All beers can be divided into two main categories: ales and lagers. The difference between the two comes down to the type of yeast used and the temperature at which the beer is fermented. Lagers are made with bottom-fermenting yeast at colder temperatures. Meanwhile, ales are brewed with top-fermenting yeast at warmer temperatures.
The best-known pale ale style in America is the American pale ale. This light-colored beer has a mild bitterness, medium body and medium caramel-like flavor. It also is characterized by a lower ABV, from about 4.4% to 5.4%. The American pale ale's signature is its citrus- and pine-forward flavors, though this brew type is ripe for experimentation. The best-known American pale ale is the Sierra Nevada Pale Ale, originally out of Chico, California.
IPA stands for India Pale Ale, which is a subtype of the pale ale. It has a hoppier flavor, relatively high bitterness and light color. There are four common types of IPAs: American IPAs, English-style IPAs, Imperial IPAs and New England IPAs. The main differences between these types of IPAs are the strength of the hop aroma and bitter flavor and the type of hops used. Popular examples of craft beer IPAs include the Stone IPA from Stone Brewing, Ballast Point’s Grapefruit Sculpin and Bell's Two Hearted Ale.
The Pilsner is one of the most famous beer styles due to its easy-to-drink nature. These lagers are characterized by their pale straw color, strong clarity and moderate hoppy flavor with a sweet malty note. It's perhaps the type of brew you first think of when you think of what a beer tastes like. Miller Lite is a Pilsner, along with these other popular light beers.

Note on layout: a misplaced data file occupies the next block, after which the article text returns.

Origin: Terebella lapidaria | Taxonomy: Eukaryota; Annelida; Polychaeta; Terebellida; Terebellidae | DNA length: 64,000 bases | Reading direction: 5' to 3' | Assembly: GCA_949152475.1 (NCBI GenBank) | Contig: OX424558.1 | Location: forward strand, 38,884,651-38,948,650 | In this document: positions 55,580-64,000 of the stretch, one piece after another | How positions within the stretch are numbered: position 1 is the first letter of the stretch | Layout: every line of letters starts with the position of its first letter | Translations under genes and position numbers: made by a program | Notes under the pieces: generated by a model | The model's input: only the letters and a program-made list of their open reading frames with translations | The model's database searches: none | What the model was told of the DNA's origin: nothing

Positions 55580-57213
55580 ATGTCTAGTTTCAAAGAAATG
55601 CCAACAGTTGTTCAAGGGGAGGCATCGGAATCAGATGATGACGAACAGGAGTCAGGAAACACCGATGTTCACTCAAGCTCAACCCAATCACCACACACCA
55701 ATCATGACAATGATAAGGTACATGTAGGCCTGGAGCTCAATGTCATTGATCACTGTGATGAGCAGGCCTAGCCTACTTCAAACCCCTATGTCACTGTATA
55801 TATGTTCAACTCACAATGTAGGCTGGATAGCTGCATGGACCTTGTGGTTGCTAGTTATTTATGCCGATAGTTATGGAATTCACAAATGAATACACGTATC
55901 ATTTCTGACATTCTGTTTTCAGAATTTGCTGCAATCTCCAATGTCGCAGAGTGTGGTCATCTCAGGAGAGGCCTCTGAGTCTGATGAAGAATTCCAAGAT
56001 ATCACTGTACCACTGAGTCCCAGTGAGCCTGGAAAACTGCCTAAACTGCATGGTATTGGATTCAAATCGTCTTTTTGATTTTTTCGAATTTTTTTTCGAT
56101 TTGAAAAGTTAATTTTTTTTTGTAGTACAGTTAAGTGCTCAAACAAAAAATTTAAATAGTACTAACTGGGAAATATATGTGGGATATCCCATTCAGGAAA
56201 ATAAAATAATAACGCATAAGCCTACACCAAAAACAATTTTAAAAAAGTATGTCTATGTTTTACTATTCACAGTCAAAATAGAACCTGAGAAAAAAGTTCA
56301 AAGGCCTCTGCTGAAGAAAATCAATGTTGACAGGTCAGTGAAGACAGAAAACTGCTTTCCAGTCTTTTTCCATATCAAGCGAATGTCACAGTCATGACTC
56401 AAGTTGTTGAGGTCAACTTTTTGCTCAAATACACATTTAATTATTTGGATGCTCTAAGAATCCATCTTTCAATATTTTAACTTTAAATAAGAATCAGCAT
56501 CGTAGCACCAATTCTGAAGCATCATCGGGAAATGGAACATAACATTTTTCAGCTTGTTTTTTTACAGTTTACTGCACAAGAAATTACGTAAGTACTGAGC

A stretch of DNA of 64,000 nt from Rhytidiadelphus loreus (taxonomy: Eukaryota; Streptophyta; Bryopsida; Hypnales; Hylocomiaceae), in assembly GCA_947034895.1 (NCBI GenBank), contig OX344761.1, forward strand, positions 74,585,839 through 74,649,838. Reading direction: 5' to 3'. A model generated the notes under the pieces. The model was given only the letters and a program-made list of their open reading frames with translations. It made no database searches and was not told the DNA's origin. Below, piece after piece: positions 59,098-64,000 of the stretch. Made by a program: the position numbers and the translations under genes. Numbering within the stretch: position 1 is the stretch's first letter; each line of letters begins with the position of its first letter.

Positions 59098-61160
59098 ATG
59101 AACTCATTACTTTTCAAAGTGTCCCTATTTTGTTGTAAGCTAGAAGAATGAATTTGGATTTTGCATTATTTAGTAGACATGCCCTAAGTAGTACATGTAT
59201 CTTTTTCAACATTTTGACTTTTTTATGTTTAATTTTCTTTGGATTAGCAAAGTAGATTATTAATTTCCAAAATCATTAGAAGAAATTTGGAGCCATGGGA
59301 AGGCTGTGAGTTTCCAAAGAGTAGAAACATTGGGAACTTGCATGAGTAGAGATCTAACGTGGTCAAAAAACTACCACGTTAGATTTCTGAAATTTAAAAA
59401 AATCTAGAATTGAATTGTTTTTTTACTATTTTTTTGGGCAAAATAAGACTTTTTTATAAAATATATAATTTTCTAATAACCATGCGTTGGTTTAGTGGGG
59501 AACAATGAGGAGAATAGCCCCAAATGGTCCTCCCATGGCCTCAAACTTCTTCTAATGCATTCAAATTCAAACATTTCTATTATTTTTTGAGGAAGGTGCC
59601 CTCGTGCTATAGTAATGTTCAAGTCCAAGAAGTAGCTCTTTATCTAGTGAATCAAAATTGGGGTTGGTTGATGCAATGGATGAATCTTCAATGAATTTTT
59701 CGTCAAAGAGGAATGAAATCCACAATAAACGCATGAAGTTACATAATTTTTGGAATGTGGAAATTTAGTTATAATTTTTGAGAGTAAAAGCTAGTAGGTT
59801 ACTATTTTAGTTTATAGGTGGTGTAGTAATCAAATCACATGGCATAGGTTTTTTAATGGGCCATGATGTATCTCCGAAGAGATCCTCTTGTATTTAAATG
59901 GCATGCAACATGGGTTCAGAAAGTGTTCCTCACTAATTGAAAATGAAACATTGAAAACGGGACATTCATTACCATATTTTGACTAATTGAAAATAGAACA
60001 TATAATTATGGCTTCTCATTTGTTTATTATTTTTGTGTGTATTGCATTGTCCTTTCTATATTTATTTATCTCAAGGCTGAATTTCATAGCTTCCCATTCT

The brown ale is defined primarily by its color, which can range from a deep, slightly red-tinged copper to dark brown. The primary flavor of this brew is its maltiness, which often has notes of roasted barley, caramel and chocolate; you don't get a strong hop flavor from most brown ales. Popular brown ales include the Cigar City Maduro, Newcastle Brown Ale and Indian Brown from Dogfish Head.
Even people who tend not to like beer can find something to like about the highly approachable wheat beer. This beer is light in color, flavor and appearance with a lower ABV of about 3.5% to 5.6%. One very popular wheat beer is Bell's Oberon, but this style also lends itself well to the addition of fruit, as seen in 21st Amendment's Hell or High Watermelon.
Sour beers taste like what their name implies: sour. And that tart flavor comes from lactic acid or other acids that develop during the brewing process. Also called wild beers, these brews are notable for their relatively low ABV and low bitterness. While they often have a very pale hue, they can also be bright red or orange due to other ingredients, especially exotic fruit.
Session beers are a little different in that they aren't limited to one style of beer or a certain flavor profile. Instead, session means that a beer is particularly refreshing and drinkable, with an ABV that does not exceed 5%.